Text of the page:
San Francisco approved a change Tuesday to policy that will boost affordable housing among projects in the planning stages and even further for new construction.
The housing policy change comes as San Francisco continues to grapple with housing costs and increasing evictions, creating a challenging tension between developers and tenant advocates.
The Board of Supervisors approved the legislation Tuesday in a 9-2 vote. It would go into effect if voters in June approve Proposition C, a charter amendment that would allow the board to adjust inclusionary housing requirements rather than voters, who currently have that power.
“The market should be accountable to building more affordable and middle income housing and not just luxury housing,” said Supervisor Jane Kim, who led the policy effort along with Supervisor Aaron Peskin.
Supervisors Scott Wiener and Mark Farrell opposed the legislation. Both argued The City shouldn’t set requirements until economic feasibility analysis is conducted, which must happen by July 31 under the approved law.
“The legislation puts the cart before the horse,” said Wiener, while warning it may result in a “de-facto housing moratorium.” Similarly, Farrell said, “I don’t believe in arbitrary rates before feasibility studies are conducted.”
But Peskin noted that when the first inclusionary law went into effect 15 years ago at 12 percent there was no feasibility study and that the projects in the pipeline were treated “lightly.”
Per the policy approved Tuesday, projects have to add on top of the existing 12 percent an additional 1 percent if they filed in 2013, 1.5 percent if filed in 2014 and 2.5 if filed in 2015. The rate bumps are expected to generate about 200 additional below-market-rate units. New projects would have to hit 25 percent of the units at below-market-rate.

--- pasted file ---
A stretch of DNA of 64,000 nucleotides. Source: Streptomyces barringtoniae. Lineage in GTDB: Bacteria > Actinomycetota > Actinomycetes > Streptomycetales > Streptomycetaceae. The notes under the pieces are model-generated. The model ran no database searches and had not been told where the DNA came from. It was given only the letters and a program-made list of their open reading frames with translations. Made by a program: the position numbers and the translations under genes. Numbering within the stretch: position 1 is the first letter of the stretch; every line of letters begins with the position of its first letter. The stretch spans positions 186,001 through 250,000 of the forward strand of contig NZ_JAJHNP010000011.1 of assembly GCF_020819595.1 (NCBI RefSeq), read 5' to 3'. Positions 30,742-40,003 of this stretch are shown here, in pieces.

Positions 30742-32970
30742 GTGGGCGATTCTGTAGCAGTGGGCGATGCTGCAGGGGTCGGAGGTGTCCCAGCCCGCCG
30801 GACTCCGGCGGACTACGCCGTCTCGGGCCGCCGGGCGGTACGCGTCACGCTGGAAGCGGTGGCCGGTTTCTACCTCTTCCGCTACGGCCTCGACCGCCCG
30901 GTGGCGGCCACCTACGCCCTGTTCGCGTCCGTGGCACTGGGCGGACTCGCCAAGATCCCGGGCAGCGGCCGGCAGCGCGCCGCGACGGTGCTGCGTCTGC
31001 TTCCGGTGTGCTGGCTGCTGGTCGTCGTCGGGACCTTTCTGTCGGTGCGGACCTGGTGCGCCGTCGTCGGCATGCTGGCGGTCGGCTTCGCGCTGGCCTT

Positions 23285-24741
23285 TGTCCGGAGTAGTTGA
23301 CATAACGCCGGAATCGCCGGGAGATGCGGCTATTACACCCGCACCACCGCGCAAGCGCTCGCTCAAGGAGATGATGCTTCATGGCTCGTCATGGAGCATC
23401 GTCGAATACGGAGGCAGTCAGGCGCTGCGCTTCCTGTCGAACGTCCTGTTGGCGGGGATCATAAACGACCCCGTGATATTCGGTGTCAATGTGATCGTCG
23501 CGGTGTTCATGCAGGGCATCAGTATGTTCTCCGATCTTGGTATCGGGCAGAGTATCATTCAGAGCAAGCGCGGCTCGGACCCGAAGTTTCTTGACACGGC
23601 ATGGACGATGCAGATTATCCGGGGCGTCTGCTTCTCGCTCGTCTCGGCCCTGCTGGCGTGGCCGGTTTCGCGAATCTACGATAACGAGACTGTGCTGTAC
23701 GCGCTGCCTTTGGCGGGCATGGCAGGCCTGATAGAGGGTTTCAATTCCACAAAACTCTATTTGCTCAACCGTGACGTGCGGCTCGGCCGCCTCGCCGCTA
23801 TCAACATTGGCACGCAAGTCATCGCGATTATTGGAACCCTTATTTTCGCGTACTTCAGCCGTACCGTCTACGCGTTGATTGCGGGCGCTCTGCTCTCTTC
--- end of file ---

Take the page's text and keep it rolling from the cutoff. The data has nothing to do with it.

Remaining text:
“This is a historic moment,” Peskin said. “We are doing a fine job of building $5 million condos that nobody can afford. But for the rest of us, we have got to bring that into balance.”
Supervisor Norman Yee called the proposal a compromise. “Pretty much everybody is saying I wish it could be better but it is a compromise,” Yee said. “It’s going to be way better than 12 percent,” he added.
Supervisor David Campos, who represents the Mission, said the proposal is a “step in the right direction” but noted “there are number of people in my district who want to have the number be higher.”
Despite Wiener’s concerns about requiring too much affordable housing that could reduce development, some who fought for a moratorium last year on the construction of market-rate housing in the Mission were unhappy the new inclusionary requirements didn’t go further.
“Apparently, the board learned nothing from last year’s takeover of City Hall, the Mission Moratorium or the groundswell that brought about Prop. I,” tenants rights attorney Scott Weaver, the author of Prop. I, wrote in an email. Prop. I proposed an unsuccessful temporary halt on market-rate development in the Mission, often considered ground zero for the housing crisis.
“On the one side we have big money — especially with the likes of Lennar — and on the other, a housing crisis that is especially affecting the Mission. Who wins?”
Also on Tuesday, Wiener introduced legislation with the support of Mayor Ed Lee that would prohibit city spending, such as travel, purchasing and contracting, in states that have passed laws being criticized for discriminating against the LGBT community.
Namely, North Carolina recently approved a law requiring transgender people to use public bathrooms corresponding with their birth certificate gender.
“By banning the use of taxpayer dollars in these states, we can set an example for other jurisdictions and build momentum to put an end to this nonsense,” Wiener said in a statement.